YSL creates arguably the most famous classic tuxedo suit for women, Le Smoking Suit. Throughout the ’60s and ’70s the fashion house popularizes fashion trends such as the beatnik look, safari jackets, the jumpsuit, thigh-high boots, and others. Some of the most famous collections during this time include the Pop Art, Ballet Russes and Picasso. Saint Laurent also starts mainstreaming the idea of wearing silhouettes from the 1920s, 1930s and 1940s. In this year he increases the desire for ready-to-wear in an attempt to democratize fashion, with Rive Gauche and a boutique of the same name.[3]

———-1980’s – 1990’s———-

The brand continues to expand with fragrances for both men and women, having launched its cosmetic line in 1978. In the 1998–1999 seasons, Alber Elbaz designed three ready-to-wear collections.


Pierre Bergé appoints Hedi Slimane as Collections and Art Director, re-launching YSL Rive Gauche.


Yves Saint Laurent shows his last ready-to-wear collection for the Rive Gauche label he had founded more than 30 years before.


Tom Ford arrives to take control at the house designing RTW, while Saint Laurent designs the haute couture collections. The brand enters the stratosphere where it remains today, covering perfume and menswear as well as womenswear.

Yves Saint Laurent holding hands with model Laetitia Casta (left) and actress Catherine Deneuve after his final runway show.


At his last show, a tearful Yves Saint Laurent takes his final bow as his long-time muse, Catherine Deneuve, sings Ma Plus Belle Histoire d’Amour. Stefano Pilati, who replaces Tom Ford in 2005, continues Yves Saint Laurent’s message that “dressing is a way of life”.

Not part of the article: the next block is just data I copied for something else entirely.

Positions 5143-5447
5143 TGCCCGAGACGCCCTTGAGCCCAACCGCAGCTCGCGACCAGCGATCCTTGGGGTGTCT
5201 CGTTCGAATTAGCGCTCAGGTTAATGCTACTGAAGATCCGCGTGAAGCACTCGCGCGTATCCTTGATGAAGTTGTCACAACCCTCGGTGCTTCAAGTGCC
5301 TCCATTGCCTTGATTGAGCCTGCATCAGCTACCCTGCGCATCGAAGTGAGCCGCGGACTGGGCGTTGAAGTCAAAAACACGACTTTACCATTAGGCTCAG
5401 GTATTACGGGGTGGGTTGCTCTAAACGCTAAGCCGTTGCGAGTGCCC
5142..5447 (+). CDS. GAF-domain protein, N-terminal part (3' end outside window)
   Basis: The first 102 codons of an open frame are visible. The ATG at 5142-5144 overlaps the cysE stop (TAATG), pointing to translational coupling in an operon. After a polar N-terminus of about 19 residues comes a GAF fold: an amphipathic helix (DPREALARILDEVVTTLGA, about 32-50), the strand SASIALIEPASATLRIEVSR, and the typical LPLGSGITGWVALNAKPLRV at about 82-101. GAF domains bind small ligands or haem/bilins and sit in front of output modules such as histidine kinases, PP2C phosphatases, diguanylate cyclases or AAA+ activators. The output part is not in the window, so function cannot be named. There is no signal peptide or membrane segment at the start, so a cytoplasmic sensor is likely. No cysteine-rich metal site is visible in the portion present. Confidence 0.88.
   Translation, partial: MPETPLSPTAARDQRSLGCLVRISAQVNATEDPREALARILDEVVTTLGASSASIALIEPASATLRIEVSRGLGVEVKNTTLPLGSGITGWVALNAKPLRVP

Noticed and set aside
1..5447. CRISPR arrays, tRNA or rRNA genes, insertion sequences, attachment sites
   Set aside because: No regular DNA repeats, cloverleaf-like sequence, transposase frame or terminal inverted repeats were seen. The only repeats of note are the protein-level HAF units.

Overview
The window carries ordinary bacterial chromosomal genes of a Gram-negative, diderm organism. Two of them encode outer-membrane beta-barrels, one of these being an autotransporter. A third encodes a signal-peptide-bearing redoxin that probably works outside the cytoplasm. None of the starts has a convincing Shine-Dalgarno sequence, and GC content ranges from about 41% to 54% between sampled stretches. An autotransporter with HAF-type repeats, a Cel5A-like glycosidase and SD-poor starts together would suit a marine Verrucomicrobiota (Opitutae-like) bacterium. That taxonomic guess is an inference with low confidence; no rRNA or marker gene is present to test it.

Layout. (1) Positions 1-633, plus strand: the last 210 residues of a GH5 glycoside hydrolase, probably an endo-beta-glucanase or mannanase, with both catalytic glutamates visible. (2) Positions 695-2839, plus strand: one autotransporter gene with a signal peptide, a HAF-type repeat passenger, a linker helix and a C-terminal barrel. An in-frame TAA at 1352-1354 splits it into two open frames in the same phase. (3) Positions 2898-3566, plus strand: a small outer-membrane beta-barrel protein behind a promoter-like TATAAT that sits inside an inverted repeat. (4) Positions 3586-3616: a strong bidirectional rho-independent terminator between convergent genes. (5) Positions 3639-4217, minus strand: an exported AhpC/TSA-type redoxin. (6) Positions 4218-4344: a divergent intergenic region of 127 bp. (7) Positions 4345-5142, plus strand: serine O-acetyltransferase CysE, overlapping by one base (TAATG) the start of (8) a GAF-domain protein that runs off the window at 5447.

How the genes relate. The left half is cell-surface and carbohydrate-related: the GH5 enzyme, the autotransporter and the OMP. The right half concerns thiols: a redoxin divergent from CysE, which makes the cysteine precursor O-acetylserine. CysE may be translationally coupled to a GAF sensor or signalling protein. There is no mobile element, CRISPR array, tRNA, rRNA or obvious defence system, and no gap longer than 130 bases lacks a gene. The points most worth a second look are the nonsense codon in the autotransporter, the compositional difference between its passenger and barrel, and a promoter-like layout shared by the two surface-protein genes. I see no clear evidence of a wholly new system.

Yves Saint Laurent dies after a long period of ill health at his home in Paris on June 1, 2008. He was 71.


Hedi Slimane, Creative Director of the fashion house, announces he will revive Yves Saint Laurent’s couture line. 


Gilt Man paid us a visit at our SoHo location to get some world-class tips from our CEO and Co-Founder, Seth Weisser about investing in luxury vintage. They even shot the editorial for the upcoming What Goes Around Comes Around sale on site!

Check out the behind the scenes action below and don’t forget to shop the Gilt Man x What Goes Around Comes Around sale starting tomorrow, March 30th at 9:30pm ET!


“The allure of shopping vintage is finding something unique that suits your individual style,” says Weisser.
GILT5 “Many items have been reproduced or replicated, but nothing compares to the originals.”